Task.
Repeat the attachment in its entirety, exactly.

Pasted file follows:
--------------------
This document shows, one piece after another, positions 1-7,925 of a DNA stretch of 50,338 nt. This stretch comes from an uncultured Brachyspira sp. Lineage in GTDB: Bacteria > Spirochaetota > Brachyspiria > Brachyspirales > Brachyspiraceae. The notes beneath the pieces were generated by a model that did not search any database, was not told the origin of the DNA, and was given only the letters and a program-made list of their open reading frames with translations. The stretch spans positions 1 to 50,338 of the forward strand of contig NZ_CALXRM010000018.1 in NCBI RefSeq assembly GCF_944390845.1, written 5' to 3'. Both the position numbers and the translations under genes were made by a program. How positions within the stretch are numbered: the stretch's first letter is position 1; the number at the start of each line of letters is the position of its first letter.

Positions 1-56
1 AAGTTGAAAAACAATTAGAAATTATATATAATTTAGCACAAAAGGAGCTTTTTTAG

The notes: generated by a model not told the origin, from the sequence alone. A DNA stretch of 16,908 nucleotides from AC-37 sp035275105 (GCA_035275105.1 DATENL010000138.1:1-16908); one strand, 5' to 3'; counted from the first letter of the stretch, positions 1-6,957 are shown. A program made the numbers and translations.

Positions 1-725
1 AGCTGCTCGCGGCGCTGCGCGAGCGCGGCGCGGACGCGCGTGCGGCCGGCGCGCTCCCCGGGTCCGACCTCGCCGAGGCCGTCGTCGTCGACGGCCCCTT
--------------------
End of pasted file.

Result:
This document shows, one piece after another, positions 1-7,925 of a DNA stretch of 50,338 nt. This stretch comes from an uncultured Brachyspira sp. Lineage in GTDB: Bacteria > Spirochaetota > Brachyspiria > Brachyspirales > Brachyspiraceae. The notes beneath the pieces were generated by a model that did not search any database, was not told the origin of the DNA, and was given only the letters and a program-made list of their open reading frames with translations. The stretch spans positions 1 to 50,338 of the forward strand of contig NZ_CALXRM010000018.1 in NCBI RefSeq assembly GCF_944390845.1, written 5' to 3'. Both the position numbers and the translations under genes were made by a program. How positions within the stretch are numbered: the stretch's first letter is position 1; the number at the start of each line of letters is the position of its first letter.

Positions 1-56
1 AAGTTGAAAAACAATTAGAAATTATATATAATTTAGCACAAAAGGAGCTTTTTTAG

The notes: generated by a model not told the origin, from the sequence alone. A DNA stretch of 16,908 nucleotides from AC-37 sp035275105 (GCA_035275105.1 DATENL010000138.1:1-16908); one strand, 5' to 3'; counted from the first letter of the stretch, positions 1-6,957 are shown. A program made the numbers and translations.

Positions 1-725
1 AGCTGCTCGCGGCGCTGCGCGAGCGCGGCGCGGACGCGCGTGCGGCCGGCGCGCTCCCCGGGTCCGACCTCGCCGAGGCCGTCGTCGTCGACGGCCCCTT